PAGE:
EM Algorithm Pick a starting value $\hat{\theta}_{(0)}$


  1. Compute the E-step $$ Q(\theta|\hat{\theta}_{(m)}, {\mathbf x}) =\mathbb{E}_{\hat{\theta}_{(m)}} [\log L^c(\theta|{\mathbf x}, {\mathbf Z})]\,, $$ where the expectation is with respect to $k({\mathbf z}|\hat{\theta}_{(m)},{\mathbf x})$ and set $m=0$.

  2. Maximize $Q(\theta|\hat{\theta}_{(m)}, {\mathbf x})$ in $\theta$ and take the M-step $$ \hat\theta_{(m+1)}=\arg\max_\theta \; Q(\theta|\hat{\theta}_{(m)}, {\mathbf x}) $$ and set $m=m+1$

until a fixed point is reached; i.e., $\hat\theta_{(m+1)}=\hat{\theta}_{(m)}$.

For the normal mixture, using the missing data structure exhibited in previously leads to an objective function equal to $$ Q(\theta^\prime|\theta,\mathbf{x}) = -\frac{1}{2}\,\sum_{i=1}^n \mathbb{E}_\theta\left[\left. Z_i (x_i-\mu_1)^2 + (1-Z_i) (x_i-\mu_2)^2 \right| \mathbf{x} \right]. $$ Solving the M-step then provides the closed-form expressions $$ \mu_1^\prime = \mathbb{E}_\theta\left[ \sum_{i=1}^n Z_i x_i |\mathbf{x} \right] \bigg/ \mathbb{E}_\theta\left[ \sum_{i=1}^n Z_i| \mathbf{x} \right] $$ and $$ \mu_1^\prime = \mathbb{E}_\theta\left[ \sum_{i=1}^n (1-Z_i) x_i |\mathbf{x} \right] \bigg/ \mathbb{E}_\theta\left[ \sum_{i=1}^n (1-Z_i)| \mathbf{x} \right]. $$ Since $$ \mathbb{E}_\theta\left[Z_i|\mathbf{x} \right]=\frac{\varphi(x_i-\mu_1)}{ \varphi(x_i-\mu_1)+3\varphi(x_i-\mu_2)}\,, $$ the EM algorithm can easily be implemented in this setting.

Whatever the mixture involved, the latent variables $Z_i$ are Multinomial $\mathcal{M}_M(1;\pi_1,\ldots,\pi_M)$ which means only one component of the vector $Z_i$ is equal to one and all of the $M-1$ others are zero. (Note the difference with the question in the notations: the original notation $\mathcal{M}(M;\pi_1,\ldots,\pi_M)$ fails to indicate how many draws are taken, that is, what is the sum of the components of $Z_i$.).When $k=2$ as in the above excerpt, $Z_i$ is an integer in $\{0,1\}$. There may be a confusion between a Multinomial distribution and the property of a distribution (like some mixtures) to be multimodal. The $Z_i$ do not have a multimodal distribution, taking only two values, even conditional on the $X_i$'s, while the $X_i$'s may, at least unconditionally.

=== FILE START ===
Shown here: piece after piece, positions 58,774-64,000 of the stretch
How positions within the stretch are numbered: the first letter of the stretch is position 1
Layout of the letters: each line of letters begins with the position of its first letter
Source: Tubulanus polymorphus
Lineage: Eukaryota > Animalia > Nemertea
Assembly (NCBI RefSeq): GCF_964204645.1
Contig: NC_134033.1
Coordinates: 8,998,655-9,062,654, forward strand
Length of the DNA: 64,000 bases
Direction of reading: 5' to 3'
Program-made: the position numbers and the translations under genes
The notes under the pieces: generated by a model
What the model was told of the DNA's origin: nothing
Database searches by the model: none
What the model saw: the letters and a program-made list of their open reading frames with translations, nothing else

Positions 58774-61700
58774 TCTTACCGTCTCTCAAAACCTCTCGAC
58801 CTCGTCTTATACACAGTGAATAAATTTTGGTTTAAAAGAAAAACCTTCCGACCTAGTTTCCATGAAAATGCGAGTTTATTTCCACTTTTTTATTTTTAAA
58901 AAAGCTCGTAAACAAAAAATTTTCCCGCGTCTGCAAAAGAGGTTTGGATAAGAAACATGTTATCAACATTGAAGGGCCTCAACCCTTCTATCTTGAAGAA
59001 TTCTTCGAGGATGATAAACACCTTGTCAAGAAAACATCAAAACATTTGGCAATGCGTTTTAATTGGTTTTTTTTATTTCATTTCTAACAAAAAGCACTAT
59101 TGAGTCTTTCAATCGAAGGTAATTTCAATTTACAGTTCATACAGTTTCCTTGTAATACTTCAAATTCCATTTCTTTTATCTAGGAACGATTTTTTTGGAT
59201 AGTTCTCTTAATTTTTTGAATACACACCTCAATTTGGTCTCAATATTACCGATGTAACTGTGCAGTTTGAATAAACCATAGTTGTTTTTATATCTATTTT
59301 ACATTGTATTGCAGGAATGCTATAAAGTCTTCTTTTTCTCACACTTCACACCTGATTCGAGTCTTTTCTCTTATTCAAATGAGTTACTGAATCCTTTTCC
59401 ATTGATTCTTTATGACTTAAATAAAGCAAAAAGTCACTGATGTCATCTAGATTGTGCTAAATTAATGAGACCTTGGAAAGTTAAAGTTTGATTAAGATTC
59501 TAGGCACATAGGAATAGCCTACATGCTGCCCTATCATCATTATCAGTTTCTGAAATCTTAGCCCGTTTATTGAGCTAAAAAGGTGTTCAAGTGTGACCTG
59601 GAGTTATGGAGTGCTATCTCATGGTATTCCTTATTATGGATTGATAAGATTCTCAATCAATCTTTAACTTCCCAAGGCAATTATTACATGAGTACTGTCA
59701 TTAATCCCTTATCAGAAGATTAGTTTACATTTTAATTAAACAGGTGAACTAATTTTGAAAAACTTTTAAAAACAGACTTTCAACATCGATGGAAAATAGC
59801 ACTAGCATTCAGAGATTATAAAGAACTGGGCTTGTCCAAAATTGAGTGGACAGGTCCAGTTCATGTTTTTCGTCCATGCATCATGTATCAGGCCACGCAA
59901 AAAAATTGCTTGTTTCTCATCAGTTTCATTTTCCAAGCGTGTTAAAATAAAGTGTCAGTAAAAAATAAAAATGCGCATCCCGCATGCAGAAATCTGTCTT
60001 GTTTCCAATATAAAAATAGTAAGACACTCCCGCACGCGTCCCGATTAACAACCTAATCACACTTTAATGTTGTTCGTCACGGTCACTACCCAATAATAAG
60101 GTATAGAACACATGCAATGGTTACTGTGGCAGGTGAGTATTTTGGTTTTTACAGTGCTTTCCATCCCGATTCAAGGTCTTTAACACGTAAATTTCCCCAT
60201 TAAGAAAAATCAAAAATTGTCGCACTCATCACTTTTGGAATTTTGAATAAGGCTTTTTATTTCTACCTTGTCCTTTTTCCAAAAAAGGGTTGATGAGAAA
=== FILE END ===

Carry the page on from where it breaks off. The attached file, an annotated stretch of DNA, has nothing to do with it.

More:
If I correctly read between the lines, your question is about the difference between the distribution of $[z]$ (i.e., the prior distribution of the latent variable), and the distribution of $[z \mid y]$ (i.e., the posterior distribution of the latent variable given the data $y$).

The prior probabilities are the same for all subjects, i.e., $\pi$. However, the posterior probabilities will be different per subject because each subject will his/her own probability of belonging in the first component (i.e., the component for which $z_i = 1$) depending on their data $y_i$. Hence, if you do the plot of the posterior probabilities, it can be multimodal.

  • $\begingroup$ Thank you so much for your help. I have updated my question to make it so clear. $\endgroup$
    – Maryam
    Oct 10, 2018 at 4:39
  • 1
    $\begingroup$ Sorry, I have a typo in my question. Could you please have a look. I meant multinomial, not multimodal. $\endgroup$
    – Maryam
    Oct 10, 2018 at 4:47
  • $\begingroup$ Since the distribution has only $\{0,1\}$ as support, even a posteriori, I fail to see how it can be multimodal. Either $\mathbb{P}(Z_i=1|X_i)>.5$ or $\mathbb{P}(Z_i=1|X_i)><5$. $\endgroup$
    – Xi'an
    Oct 10, 2018 at 5:26
  • $\begingroup$ You’re right, I meant the posterior probabilities. I’ll edit my answer to make this clear. $\endgroup$ Oct 10, 2018 at 5:30